Andreas Gursky

303 Gallery

Did photography “ruin” painting? This question, which achieved its 19th-century crystallization in Baudelaire’s famous complaint in “The Salon of 1859,” has nagged at critical consciousness ever since the advent of the medium. Various theorists from Walter Benjamin to Rosalind Krauss have attempted to unravel the Gordian knot that links painting and photography; none has yet discovered Alexander’s sword.

In the 19th century, Romantic pictorialists like the Victorian grandes dames Julia Margaret Cameron and Lady Hawarden reveled in the camera’s power to transform real-life objects and people into gauzy painterly fantasia, as if through the agency of the most recent technology the School of Giorgione could be magically resuscitated, its thick atmosphere of reverie transferred seamlessly to the photographic print. And, in this century, Alfred Stieglitz would perfect a no-less-dreamy pictorialism,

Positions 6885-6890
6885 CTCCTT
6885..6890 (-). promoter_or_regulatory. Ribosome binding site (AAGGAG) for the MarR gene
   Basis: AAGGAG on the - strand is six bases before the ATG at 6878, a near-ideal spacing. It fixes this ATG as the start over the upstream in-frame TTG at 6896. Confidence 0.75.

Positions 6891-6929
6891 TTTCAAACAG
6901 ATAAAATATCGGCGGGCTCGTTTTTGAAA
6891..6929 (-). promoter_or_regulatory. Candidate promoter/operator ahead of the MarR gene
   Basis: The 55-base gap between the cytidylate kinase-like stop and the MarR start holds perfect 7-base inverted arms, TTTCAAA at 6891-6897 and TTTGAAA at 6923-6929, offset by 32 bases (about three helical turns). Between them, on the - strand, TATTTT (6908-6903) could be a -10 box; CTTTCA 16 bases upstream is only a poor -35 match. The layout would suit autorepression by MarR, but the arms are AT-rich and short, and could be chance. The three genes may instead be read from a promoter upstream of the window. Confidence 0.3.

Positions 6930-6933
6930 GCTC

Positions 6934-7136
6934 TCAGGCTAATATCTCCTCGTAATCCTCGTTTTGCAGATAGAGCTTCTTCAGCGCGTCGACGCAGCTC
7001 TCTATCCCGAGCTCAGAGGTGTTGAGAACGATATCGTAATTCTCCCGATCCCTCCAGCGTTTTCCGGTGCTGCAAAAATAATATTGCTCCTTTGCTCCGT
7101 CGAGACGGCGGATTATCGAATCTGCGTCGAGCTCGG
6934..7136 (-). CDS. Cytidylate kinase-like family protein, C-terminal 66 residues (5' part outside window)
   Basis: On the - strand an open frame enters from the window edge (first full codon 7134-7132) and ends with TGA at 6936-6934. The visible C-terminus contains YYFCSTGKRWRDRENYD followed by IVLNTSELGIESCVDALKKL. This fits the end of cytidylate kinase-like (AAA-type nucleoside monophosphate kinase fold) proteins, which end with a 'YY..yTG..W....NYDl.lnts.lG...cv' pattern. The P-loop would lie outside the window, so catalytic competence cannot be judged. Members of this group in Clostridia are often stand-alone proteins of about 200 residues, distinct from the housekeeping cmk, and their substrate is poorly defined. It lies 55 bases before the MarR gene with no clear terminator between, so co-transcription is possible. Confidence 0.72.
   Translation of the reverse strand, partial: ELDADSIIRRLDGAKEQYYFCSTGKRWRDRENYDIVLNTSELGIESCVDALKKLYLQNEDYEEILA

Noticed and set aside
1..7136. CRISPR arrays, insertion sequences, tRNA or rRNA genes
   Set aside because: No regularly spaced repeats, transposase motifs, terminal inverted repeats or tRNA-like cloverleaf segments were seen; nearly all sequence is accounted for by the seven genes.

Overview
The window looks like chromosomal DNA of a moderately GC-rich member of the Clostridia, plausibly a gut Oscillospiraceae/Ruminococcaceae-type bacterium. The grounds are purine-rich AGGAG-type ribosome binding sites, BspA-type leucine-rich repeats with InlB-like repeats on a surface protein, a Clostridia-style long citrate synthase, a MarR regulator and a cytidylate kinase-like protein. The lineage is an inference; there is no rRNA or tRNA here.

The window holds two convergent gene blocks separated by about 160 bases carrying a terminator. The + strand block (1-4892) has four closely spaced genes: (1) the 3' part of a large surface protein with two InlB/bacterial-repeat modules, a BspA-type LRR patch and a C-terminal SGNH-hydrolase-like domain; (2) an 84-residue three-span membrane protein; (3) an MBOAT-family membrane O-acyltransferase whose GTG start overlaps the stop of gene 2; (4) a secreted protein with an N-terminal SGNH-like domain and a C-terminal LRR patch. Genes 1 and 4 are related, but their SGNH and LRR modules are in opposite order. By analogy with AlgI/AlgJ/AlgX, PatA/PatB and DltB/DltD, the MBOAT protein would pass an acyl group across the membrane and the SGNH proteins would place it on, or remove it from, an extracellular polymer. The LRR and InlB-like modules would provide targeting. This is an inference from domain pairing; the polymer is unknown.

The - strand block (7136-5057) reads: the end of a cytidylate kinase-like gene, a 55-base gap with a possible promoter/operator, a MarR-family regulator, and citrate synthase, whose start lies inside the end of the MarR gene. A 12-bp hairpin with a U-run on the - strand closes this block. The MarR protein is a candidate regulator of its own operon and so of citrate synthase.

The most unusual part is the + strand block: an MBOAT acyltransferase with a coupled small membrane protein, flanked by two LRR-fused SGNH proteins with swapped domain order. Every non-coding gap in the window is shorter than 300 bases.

to keep reading

Artforum print subscribers have full access to this article. If you are a subscriber, sign in below.

Not registered for Register here.

SUBSCRIBE NOW for only $50 a year—65% off the newsstand price—and get the print magazine plus full online access to this issue and our archive.*

Order the ONLINE EDITION for $5.99.

* This rate applies to U.S. domestic subscriptions.